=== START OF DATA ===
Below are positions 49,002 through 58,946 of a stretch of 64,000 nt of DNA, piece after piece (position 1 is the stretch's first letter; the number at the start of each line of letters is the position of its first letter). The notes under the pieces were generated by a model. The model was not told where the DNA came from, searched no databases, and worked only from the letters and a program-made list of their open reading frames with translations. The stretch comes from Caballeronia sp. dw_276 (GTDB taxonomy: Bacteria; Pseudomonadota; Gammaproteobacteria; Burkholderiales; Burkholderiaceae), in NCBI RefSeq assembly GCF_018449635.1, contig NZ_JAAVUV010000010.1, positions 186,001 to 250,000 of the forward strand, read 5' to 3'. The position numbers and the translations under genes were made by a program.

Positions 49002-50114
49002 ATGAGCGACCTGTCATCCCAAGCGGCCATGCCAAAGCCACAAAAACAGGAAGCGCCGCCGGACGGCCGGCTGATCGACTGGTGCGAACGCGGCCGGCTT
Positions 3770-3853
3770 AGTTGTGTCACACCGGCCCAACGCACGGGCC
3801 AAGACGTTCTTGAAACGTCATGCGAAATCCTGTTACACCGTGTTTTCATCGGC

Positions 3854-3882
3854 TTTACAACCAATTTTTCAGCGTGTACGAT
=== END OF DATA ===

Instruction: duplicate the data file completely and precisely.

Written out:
Below are positions 49,002 through 58,946 of a stretch of 64,000 nt of DNA, piece after piece (position 1 is the stretch's first letter; the number at the start of each line of letters is the position of its first letter). The notes under the pieces were generated by a model. The model was not told where the DNA came from, searched no databases, and worked only from the letters and a program-made list of their open reading frames with translations. The stretch comes from Caballeronia sp. dw_276 (GTDB taxonomy: Bacteria; Pseudomonadota; Gammaproteobacteria; Burkholderiales; Burkholderiaceae), in NCBI RefSeq assembly GCF_018449635.1, contig NZ_JAAVUV010000010.1, positions 186,001 to 250,000 of the forward strand, read 5' to 3'. The position numbers and the translations under genes were made by a program.

Positions 49002-50114
49002 ATGAGCGACCTGTCATCCCAAGCGGCCATGCCAAAGCCACAAAAACAGGAAGCGCCGCCGGACGGCCGGCTGATCGACTGGTGCGAACGCGGCCGGCTT
Positions 3770-3853
3770 AGTTGTGTCACACCGGCCCAACGCACGGGCC
3801 AAGACGTTCTTGAAACGTCATGCGAAATCCTGTTACACCGTGTTTTCATCGGC

Positions 3854-3882
3854 TTTACAACCAATTTTTCAGCGTGTACGAT